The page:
I have been reading obituaries
daily since I was 10 years old. While some may believe this is morbid, I love learning how people lived their lives well. I like the rituals of funerals, though so far I have gone to relatively few. The funerals I usually attend begin with a wake the evening before, the next day a brief viewing, church service, a rather lengthy trip to the cemetery, burial services and a reception afterwards, which is usually a luncheon
On the occasions where the deceased was a close family member, I will usually cook and bake food known to be loved by this branch of the family. When my Uncle died unexpectedly, no sooner was the phone conversation announcing his death concluded. I was filling a stock pot with water set to boil and cracking eggs into a mixing boil to make spaetzle and sauerkraut for my Aunt. When my maternal Grandparents died, I made Irish soda bread with lots of raisins, butter and homemade jams for the reception at the wake. For my paternal Grandfather’s funeral, I made my Grandmother’s recipes for apple cake and cheesecakes. Beyond these personal touches, the post burial receptions were held at a restaurant situated on the perimeter of the cemetery with rote meals at very reasonable prices.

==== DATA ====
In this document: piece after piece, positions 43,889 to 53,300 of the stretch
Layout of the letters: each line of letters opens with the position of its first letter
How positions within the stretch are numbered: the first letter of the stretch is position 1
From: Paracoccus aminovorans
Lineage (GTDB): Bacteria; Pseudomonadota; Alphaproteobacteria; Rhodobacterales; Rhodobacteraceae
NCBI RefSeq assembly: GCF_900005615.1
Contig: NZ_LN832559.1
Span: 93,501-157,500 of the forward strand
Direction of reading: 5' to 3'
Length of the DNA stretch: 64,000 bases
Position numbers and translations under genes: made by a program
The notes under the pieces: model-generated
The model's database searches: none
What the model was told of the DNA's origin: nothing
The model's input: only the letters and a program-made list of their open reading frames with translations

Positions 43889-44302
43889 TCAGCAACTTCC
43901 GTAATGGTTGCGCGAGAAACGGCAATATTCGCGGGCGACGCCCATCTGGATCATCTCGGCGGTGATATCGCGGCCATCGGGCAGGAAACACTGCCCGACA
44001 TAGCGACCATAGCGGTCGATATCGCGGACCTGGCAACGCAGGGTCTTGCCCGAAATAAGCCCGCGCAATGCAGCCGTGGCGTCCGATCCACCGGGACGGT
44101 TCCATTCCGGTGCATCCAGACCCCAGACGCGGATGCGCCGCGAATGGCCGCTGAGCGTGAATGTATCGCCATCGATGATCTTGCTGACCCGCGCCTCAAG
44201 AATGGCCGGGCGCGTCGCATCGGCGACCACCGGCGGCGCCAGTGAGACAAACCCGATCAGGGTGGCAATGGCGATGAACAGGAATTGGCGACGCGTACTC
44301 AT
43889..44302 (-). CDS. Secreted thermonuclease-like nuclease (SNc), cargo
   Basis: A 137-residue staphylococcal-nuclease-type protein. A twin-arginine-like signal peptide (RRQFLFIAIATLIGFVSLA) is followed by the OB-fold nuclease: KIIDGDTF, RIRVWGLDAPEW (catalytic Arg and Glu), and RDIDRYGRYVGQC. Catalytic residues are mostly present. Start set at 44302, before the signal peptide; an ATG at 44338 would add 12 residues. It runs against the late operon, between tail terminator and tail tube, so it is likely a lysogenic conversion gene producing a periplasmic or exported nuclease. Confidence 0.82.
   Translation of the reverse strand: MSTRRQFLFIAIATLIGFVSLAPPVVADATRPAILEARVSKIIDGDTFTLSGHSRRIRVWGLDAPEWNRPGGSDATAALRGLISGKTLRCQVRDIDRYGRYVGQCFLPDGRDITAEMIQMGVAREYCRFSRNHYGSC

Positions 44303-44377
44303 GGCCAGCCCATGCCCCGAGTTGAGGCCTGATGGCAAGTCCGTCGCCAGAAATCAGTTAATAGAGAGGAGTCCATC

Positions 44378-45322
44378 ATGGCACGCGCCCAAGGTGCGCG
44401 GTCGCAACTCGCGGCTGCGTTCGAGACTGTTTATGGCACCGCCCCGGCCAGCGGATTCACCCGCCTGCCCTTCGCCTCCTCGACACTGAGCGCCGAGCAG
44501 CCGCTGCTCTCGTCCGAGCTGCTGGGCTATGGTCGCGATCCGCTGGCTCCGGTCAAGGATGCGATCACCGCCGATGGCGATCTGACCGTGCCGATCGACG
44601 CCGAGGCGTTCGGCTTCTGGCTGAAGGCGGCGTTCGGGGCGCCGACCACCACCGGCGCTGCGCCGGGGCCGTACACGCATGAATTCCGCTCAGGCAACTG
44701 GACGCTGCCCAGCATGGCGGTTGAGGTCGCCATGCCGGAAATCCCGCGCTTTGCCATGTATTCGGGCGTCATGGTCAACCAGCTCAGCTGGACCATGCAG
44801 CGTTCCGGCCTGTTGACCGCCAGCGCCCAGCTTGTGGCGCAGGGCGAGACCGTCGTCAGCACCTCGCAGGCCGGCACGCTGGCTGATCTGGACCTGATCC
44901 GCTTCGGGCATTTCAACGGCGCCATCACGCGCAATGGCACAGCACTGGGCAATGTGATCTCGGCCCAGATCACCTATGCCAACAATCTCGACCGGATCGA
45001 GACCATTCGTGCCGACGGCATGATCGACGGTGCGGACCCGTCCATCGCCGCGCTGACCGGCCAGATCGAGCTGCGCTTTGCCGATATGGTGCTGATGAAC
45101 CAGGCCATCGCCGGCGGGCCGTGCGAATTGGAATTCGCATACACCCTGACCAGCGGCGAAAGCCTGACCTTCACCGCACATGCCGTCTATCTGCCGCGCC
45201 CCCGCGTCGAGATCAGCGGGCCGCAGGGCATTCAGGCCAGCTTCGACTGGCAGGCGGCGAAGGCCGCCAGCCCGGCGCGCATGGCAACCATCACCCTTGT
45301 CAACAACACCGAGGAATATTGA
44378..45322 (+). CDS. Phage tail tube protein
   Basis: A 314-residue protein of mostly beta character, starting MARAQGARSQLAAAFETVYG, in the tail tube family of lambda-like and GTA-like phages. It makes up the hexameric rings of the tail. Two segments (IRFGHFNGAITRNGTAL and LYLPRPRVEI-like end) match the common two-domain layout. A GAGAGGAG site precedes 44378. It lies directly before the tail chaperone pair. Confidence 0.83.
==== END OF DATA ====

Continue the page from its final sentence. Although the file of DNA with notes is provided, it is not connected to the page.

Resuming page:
My Maternal Grandparents are buried at All Saint's Cemetery on River Road. When my Grandmother died, the post funeral meal was at Kathryn's Restaurant. It was a poorly executed meal of fried chicken, overcooked roast beef and pasta. While it was well priced, near the cemetery and could be quickly arranged via the funeral director; who likely was on commission. There was no lift to our spirits from this communal meal. It was a depressing note at the end of a sad day.
My Grandfather had a massive heart attack while in a hospital. If he had been anywhere else, he would have died instantly. Instead he received a 3-day grace period before succumbing. It allowed him enough time to say good-bye, do a bit of rough justice and make final touches for his funeral with an emphasis on providing a very good meal to his friends and family.
The day he died I drove up River Road looking at restaurants before settling on Sassi's Italian Restaurant. In my pre-internet days, there was a Swede from mushroom club who loved good food and had recommended Sassi’s for a post foray meal. I ordered a family style meal beginning with minestrone soup, tossed salad, lemon chicken with pasta, fresh green beans and freshly filled cannollis. We opted for an open bar to allow people to get what they wanted. Most of the guests had expected the same-old Kathryn style luncheon, were delighted with our more carefully considered meal. Everyone left in a happier spirit than we had experienced at my Grandmother’s funeral.
My Uncle was cremated, which allowed the luncheon to immediately follow the church services. The meal was served in the fellowship hall of a monastery with soup followed by a plated lunch and dessert. The setting was austere and reverent with the meal underlying the sense of community coming together to support one another in their grief. Not surprisingly this is the branch of my family with this highest level of faith, which I don’t equal though I admire those who do.